“The most important thing for a human being is to be relevant,” says Henry Winkler the actor perhaps best known for his role as Fonzie on the 1970’s television series Happy Days. The 67- year old Winkler made an appearance on the NBC Today Show in November. He was discussing a Broadway play in which he has a starring role. The interviewer asked him why at an age when many people slow down he was still working so hard. Mr. Winkler replied he loved every minute of his busy life and reflected on how important it is for human beings to continue to feel relevant no matter how old they get.
A friend talked about working in a nursing home over the Christmas holidays. He walked into the room of an elderly resident on Christmas Eve and found her crying. Although she required long term care her husband did not, so he still resided in their family home. A daughter lived in a distant city and had invited her father to visit for the holidays. He had decided to go, even though his wife couldn’t make the journey. In the past, Christmas gatherings had still been at the couple’s family house and the woman was able to leave the nursing home for the day to attend. Now she was alone while her family had their holiday reunion without her. “I’m not relevant to my family anymore,” she told our friend who had just experienced some family trauma of his own. He said he was also alone for the holidays. “Could you pretend to be my grandson just for today?” she asked. He agreed and after his shift was over returned to the woman’s room to talk and share a meal with the grandmother he’d adopted for Christmas.
Feeling relevant in our communities and our families is important. Having a necessary role to play in the lives of our parents, children, siblings or partner is healthy. It is rewarding to know someone else is depending on us even in a small way and that our presence in their life makes a difference. If we don’t have family members of our own, there are always people in the world looking for connections and support and we have the option to build reciprocal relationships with them that make us feel we are relevant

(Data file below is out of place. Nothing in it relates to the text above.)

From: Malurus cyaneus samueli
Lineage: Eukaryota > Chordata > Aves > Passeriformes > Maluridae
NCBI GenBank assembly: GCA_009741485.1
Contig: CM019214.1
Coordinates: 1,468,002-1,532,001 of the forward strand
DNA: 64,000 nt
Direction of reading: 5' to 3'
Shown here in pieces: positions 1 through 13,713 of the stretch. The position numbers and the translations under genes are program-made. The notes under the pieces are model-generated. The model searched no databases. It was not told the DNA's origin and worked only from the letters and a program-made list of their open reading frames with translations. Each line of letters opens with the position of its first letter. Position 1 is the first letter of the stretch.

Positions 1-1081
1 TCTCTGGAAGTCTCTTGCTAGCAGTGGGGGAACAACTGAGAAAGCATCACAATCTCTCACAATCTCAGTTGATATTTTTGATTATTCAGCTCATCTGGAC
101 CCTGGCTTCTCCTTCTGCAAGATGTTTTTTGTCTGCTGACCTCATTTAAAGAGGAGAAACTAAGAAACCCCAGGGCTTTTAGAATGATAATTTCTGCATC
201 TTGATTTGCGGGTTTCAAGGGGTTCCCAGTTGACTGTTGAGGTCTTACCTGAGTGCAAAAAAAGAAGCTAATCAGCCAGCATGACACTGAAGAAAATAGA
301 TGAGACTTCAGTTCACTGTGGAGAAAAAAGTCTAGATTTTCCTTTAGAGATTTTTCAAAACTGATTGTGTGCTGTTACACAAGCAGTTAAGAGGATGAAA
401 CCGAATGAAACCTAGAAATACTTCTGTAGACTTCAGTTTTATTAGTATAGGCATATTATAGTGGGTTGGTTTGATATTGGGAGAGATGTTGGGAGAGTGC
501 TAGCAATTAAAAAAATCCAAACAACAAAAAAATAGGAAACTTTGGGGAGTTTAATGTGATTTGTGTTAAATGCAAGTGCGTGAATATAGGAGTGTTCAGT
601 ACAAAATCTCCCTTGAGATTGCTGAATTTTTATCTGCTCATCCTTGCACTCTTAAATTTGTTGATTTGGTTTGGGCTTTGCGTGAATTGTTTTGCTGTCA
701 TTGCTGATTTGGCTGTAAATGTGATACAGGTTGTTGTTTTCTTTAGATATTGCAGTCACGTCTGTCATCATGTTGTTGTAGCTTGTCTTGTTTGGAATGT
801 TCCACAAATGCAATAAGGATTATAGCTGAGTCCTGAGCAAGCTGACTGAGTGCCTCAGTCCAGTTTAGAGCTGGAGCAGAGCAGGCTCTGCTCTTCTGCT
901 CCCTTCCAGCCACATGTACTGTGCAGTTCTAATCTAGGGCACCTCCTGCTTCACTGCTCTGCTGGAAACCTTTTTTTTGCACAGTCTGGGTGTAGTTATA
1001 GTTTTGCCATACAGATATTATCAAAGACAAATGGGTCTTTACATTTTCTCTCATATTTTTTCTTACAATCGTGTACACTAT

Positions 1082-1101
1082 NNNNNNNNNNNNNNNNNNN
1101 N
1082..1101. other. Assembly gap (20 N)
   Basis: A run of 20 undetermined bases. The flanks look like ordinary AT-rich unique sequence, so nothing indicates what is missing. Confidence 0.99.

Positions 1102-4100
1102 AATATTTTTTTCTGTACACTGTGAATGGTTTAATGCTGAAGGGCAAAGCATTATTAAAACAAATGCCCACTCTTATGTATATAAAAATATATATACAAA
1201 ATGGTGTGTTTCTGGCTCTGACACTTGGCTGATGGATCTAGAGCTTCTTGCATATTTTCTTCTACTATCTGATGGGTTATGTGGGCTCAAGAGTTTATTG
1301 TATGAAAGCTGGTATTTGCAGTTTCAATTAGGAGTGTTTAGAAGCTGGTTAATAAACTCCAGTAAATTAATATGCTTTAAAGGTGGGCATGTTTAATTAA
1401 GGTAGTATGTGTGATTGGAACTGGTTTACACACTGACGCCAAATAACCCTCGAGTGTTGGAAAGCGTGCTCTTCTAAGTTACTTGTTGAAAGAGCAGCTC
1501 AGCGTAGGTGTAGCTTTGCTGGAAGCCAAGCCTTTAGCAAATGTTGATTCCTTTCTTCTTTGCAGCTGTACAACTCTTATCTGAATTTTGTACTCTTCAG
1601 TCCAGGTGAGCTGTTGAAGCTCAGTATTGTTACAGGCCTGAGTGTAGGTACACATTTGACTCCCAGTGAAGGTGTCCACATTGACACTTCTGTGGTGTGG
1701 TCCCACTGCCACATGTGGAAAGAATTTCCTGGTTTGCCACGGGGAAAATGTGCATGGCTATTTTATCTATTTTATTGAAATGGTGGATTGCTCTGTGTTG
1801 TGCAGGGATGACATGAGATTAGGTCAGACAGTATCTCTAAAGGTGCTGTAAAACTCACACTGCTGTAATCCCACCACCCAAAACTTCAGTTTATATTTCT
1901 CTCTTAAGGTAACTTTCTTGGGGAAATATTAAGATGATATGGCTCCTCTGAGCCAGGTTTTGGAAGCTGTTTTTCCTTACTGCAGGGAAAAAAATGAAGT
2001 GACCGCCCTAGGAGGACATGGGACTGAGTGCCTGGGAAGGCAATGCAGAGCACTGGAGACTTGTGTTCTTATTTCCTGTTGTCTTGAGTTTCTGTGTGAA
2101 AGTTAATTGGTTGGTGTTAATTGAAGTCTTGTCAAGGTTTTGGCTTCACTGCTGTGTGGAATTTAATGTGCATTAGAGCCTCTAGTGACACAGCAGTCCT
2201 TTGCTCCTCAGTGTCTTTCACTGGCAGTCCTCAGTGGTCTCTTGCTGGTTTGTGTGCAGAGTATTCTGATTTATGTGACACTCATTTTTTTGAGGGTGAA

After our professional careers are over it is important to find avenues that will allow us to continue contributing to our communities as volunteers or part time workers. If we are lucky like Henry Winkler we may be able to find new opportunities to use our career gifts. I know I went through some struggles and detours after I retired, till I found opportunities to put my teaching skills to good use in places other than a public school classroom. Now I give tours to kids at the Winnipeg Art Gallery, mentor university students studying to be teachers, and I’m trying my hand at writing books for young people. It’s a good fit and makes me feel like I’m still a relevant educator.
I’m aware that as I grow older it may be more difficult to continue to feel relevant and it will require initiative and effort on my part to make relevance a reality, particularly if health problems complicate my life.
Patty Randall a Canadian writer and speaker with a popular website about aging says that doing something relevant is the key to a life that continues to be filled with passion and purpose.
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